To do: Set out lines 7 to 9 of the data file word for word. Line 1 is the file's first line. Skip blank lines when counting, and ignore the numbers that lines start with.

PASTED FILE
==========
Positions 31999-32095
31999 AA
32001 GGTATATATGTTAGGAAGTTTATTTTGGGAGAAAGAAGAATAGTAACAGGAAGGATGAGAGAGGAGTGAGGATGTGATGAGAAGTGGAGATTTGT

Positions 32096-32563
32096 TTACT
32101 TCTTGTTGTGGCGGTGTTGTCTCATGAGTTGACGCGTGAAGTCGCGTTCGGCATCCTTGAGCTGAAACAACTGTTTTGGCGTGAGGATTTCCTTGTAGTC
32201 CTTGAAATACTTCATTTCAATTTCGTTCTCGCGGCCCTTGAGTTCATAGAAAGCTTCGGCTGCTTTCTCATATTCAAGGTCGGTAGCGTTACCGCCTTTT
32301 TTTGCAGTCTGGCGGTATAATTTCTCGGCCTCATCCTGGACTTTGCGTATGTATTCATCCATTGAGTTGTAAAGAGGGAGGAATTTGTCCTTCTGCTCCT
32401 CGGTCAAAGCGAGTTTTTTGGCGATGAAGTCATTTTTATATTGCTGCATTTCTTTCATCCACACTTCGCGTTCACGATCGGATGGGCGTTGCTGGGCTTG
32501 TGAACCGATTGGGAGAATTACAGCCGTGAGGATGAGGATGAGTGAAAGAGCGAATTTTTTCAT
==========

32201 CTTGAAATACTTCATTTCAATTTCGTTCTCGCGGCCCTTGAGTTCATAGAAAGCTTCGGCTGCTTTCTCATATTCAAGGTCGGTAGCGTTACCGCCTTTT
32301 TTTGCAGTCTGGCGGTATAATTTCTCGGCCTCATCCTGGACTTTGCGTATGTATTCATCCATTGAGTTGTAAAGAGGGAGGAATTTGTCCTTCTGCTCCT
32401 CGGTCAAAGCGAGTTTTTTGGCGATGAAGTCATTTTTATATTGCTGCATTTCTTTCATCCACACTTCGCGTTCACGATCGGATGGGCGTTGCTGGGCTTG